Melissa Seifert Advocacy ASD 

Following is testimony from Melissa Seifert, AARP Michigan Associate State Director for Government Affairs, to the Senate Energy & Technology Committee on Senate Bill 636, which would allow phone companies to eliminate landlline phone service with only 90 days’ notice starting in 2017:

“AARP appreciates that some positive amendments have been offered to SB 636.  However, AARP remains concerned with the potential impact of SB 636and with preserving universal service, a longstanding public policy that promotes the availability of basic service for all customers, at reasonable rates. 

­”As mentioned in our previous testimony current law (Section 313) permits a provider of basic local exchange service (or long distance service) to discontinue service to customers in any exchange after providing notice, so long as, among other things, there are two other providers of a “comparable” basic voice service.  AARP has ongoing concerns about the definition of a “comparable” voice service as it is extremely permissive – it encompasses any service that permits two-way voice calling, using any technology.

“As amended, beginning January 1, 2017, SB 636 sets out a new process to permit a carrier to discontinue service.  While AARP believes that some of the new amendments are a step in the right direction (mentioned below), we still have significant concerns:

  • The state commission would play no role in determining the competitiveness of the market or evaluating the potential impact of discontinuing service on the front end.  Instead all considerations would be left to the FCC…flying in the face of the historic federal-state partnership in ensuring availability of reliable and affordable service.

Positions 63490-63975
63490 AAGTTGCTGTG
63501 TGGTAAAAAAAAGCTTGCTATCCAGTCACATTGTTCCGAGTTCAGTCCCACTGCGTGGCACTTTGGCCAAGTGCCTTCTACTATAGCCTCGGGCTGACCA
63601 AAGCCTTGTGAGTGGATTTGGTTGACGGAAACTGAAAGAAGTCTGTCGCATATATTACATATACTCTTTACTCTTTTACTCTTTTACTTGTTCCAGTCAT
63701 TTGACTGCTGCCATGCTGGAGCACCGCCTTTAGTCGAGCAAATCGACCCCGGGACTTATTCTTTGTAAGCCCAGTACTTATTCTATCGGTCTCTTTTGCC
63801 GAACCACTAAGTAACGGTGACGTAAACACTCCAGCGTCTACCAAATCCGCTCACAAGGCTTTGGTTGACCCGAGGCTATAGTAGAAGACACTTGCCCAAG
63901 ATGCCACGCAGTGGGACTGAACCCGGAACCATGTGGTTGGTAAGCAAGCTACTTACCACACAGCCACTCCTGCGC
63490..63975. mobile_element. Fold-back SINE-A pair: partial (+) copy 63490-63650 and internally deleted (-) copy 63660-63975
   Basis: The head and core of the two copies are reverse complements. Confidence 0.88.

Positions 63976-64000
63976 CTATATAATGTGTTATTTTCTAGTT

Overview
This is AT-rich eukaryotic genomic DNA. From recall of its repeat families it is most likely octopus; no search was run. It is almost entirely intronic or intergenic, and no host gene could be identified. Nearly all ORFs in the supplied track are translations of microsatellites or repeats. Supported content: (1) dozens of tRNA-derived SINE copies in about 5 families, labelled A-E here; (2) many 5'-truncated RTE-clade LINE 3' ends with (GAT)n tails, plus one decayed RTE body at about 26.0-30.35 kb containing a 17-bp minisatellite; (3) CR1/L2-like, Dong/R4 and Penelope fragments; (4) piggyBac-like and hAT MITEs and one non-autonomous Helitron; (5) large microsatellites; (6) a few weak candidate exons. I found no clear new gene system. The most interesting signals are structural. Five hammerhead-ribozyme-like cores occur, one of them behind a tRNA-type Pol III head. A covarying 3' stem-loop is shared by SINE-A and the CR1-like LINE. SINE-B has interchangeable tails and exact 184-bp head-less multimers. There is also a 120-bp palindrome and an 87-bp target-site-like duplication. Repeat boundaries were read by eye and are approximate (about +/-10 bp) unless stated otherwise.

• The burden of requesting an investigation after either discontinuation of service has occurred or notice has been filed would unfairly fall on the customer.  The commission would have no authority to launch an investigation on its own.
  • The state would rely on a “willing” provider to step in and provide service should the commission find that the FCC has not addressed the issue. 
  • While it’s good that the commission can determine whether another provider is incapable of providing reliable service with access to 911, it has no real authority to ensure that consumers continue to receive affordable, reliable service as the commission may only issue an order “allowing” the current provider to provide service.  The commission is not authorized to require the carrier to provide an adequate level of service.”

AARP has designated all votes cast on SB 636 as “key votes,” meaning we will report to our members and others how legislators voted on this important legislation.

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